Looking for the Sephardic way of pronouncing a mapiq in a heh at the end of the word.


  1. it's a "h" sound as if it was in the middle of the word ("virishta h")
  2. it takes the sound of the previous sound. ("virishta ha")

2 Answers 2


When a ה has no marked vowel on it, a Mappiq is used to tell you that the ה is still a consonant and therefore functions as the coda of the syllable (as opposed to being a mater lectionis and thereby functioning as part of the nucleus of the syllable). In the case of a furtive patach, the patach is technically before the ה so a Mappiq is still conventionally used.

So it would be vi-rish-'tah.

  • 2
    That's the way I think of mappiq also (though I'm Ashkenazi, and the questioner asked for Sephardic pronunciation) ....how do you know this to be the case? Is it simply mesorah, or did you find this written somewhere?
    – MTL
    Sep 8, 2014 at 3:00
  • When would a mappiq heh at the end of a word be pronounced 'Ha'?
    – user6591
    Oct 8, 2014 at 20:17
  • @user6591 Never?
    – Double AA
    Oct 8, 2014 at 20:18
  • @Double AA Thats what I thought but between the question and your answer I was left wondering if I missed something.
    – user6591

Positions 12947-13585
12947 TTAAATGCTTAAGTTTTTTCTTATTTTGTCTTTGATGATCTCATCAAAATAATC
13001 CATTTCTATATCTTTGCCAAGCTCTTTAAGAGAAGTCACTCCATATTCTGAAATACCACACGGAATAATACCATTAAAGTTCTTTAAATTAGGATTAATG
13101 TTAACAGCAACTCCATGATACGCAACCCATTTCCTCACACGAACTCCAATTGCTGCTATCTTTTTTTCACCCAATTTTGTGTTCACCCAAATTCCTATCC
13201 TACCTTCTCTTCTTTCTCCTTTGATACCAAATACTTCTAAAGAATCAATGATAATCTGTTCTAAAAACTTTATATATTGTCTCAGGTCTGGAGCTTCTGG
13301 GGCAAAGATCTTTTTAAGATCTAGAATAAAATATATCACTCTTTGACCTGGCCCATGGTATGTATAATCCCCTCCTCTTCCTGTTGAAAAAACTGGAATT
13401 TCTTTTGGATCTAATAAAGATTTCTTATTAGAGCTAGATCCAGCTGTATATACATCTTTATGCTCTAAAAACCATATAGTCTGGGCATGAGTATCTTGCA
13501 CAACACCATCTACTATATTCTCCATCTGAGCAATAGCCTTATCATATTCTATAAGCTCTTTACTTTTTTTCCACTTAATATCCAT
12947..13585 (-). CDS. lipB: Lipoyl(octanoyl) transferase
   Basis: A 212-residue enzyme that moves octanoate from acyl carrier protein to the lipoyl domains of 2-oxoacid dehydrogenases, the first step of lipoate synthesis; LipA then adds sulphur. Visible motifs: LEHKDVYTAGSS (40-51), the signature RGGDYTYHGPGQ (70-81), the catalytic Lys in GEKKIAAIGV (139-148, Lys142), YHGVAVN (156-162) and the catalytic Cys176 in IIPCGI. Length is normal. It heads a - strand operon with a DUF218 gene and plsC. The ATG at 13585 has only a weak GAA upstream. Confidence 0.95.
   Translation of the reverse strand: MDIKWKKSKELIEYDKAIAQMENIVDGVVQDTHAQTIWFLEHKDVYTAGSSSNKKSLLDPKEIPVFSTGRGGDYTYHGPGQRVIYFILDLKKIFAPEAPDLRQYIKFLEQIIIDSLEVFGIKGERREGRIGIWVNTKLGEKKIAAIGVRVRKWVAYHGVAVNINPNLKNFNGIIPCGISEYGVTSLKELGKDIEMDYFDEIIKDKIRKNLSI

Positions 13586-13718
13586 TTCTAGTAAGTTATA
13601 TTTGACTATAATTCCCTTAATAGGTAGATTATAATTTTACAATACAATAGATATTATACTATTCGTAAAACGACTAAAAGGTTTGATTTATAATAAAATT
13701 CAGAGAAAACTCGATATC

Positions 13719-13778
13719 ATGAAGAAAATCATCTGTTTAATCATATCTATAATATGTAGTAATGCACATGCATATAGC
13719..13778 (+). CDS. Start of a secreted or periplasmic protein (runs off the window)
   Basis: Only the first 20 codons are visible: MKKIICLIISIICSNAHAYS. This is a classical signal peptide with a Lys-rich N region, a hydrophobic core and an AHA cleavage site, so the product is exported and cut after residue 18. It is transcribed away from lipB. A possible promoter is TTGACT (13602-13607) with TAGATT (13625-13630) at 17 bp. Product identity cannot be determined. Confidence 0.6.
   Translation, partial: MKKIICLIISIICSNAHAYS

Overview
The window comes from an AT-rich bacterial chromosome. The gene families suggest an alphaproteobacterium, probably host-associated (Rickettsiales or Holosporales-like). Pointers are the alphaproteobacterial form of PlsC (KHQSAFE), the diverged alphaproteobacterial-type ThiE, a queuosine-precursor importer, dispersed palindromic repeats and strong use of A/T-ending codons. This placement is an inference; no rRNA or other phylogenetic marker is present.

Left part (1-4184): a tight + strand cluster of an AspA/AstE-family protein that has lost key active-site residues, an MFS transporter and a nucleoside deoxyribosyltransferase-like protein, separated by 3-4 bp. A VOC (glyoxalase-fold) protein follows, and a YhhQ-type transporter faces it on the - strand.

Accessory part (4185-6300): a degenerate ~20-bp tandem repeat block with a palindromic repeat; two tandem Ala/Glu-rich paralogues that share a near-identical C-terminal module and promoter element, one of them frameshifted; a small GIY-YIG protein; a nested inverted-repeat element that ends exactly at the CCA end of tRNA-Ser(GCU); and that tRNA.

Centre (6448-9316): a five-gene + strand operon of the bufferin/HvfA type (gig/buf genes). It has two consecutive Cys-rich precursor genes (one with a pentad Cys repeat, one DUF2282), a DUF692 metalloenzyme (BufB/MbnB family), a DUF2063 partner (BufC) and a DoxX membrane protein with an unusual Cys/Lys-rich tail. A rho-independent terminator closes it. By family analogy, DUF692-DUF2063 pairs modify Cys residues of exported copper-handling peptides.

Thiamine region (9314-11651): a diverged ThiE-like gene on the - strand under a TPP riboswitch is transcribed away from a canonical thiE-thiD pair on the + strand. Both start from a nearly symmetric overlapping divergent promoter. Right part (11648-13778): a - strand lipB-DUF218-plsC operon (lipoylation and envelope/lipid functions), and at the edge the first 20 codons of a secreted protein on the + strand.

Oct 8, 2014 at 20:32

I have heard it pronounced as a barely audible exhalation of air, like the English "h" with no vowel following it.

The mapik heh is at the end of the word and often, signifies the feminine possessive. In certain words this pronunciation is extremely important, as without it, it may be thought that you are saying an incorrect, but similar word. Typical example - "isha" (written aleph shin heh) means "woman". "Ishah" (aleph yud shin mapik heh) means "her husband". Even though it is written differently, you can see that without the pronunciation of the mapik heh, the two would sound the same.

FYI - I am not Sefardi, but as a Ba'al Kri'ah, I am careful to pronounce the mapik where it belongs. In one of the 1st Psukim of parshat parah / Chukat, there are, I think, 4, mapik heh's in the same pasuk - "orotah, b'sarah, damah, pirshah."


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